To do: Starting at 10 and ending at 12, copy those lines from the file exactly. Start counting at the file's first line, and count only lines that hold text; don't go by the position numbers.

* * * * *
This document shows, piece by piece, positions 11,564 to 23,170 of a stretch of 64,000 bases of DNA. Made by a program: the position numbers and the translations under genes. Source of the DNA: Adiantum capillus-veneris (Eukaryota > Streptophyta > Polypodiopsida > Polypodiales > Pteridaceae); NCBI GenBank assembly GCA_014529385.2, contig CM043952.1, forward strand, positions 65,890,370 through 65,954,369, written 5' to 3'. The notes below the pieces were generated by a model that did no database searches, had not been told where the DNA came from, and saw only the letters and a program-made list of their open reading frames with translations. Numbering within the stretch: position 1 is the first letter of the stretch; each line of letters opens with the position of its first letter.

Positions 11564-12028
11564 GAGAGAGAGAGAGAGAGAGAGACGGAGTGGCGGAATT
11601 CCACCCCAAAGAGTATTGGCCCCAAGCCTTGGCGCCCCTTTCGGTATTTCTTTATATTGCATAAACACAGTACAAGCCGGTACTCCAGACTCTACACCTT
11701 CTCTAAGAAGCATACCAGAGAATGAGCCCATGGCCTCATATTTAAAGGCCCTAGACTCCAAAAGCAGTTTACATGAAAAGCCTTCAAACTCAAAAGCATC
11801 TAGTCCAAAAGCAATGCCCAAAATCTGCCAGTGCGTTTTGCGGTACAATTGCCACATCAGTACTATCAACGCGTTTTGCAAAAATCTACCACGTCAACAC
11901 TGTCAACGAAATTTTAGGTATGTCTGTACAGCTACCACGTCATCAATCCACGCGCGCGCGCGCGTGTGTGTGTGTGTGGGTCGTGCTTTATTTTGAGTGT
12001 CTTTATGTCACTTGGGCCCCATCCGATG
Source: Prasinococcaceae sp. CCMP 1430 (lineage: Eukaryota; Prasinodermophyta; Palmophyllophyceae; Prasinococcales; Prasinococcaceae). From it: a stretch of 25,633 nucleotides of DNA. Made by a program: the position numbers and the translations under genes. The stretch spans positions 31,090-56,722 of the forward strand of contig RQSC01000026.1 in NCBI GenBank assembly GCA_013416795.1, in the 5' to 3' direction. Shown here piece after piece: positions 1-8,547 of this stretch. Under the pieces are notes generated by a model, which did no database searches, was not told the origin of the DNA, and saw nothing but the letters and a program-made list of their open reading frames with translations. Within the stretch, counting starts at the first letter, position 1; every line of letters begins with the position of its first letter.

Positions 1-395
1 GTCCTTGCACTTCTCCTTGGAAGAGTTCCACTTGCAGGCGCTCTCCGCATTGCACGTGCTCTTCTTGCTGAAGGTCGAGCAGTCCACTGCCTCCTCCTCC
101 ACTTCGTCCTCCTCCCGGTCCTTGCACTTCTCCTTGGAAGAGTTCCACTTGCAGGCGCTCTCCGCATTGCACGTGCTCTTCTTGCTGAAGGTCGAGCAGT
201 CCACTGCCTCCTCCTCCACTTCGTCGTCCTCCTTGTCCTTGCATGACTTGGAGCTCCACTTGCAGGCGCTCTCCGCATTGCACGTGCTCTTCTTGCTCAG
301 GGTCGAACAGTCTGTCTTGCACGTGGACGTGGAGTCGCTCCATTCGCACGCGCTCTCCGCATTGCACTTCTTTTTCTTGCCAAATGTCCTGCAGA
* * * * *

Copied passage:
Positions 1-395
1 GTCCTTGCACTTCTCCTTGGAAGAGTTCCACTTGCAGGCGCTCTCCGCATTGCACGTGCTCTTCTTGCTGAAGGTCGAGCAGTCCACTGCCTCCTCCTCC
101 ACTTCGTCCTCCTCCCGGTCCTTGCACTTCTCCTTGGAAGAGTTCCACTTGCAGGCGCTCTCCGCATTGCACGTGCTCTTCTTGCTGAAGGTCGAGCAGT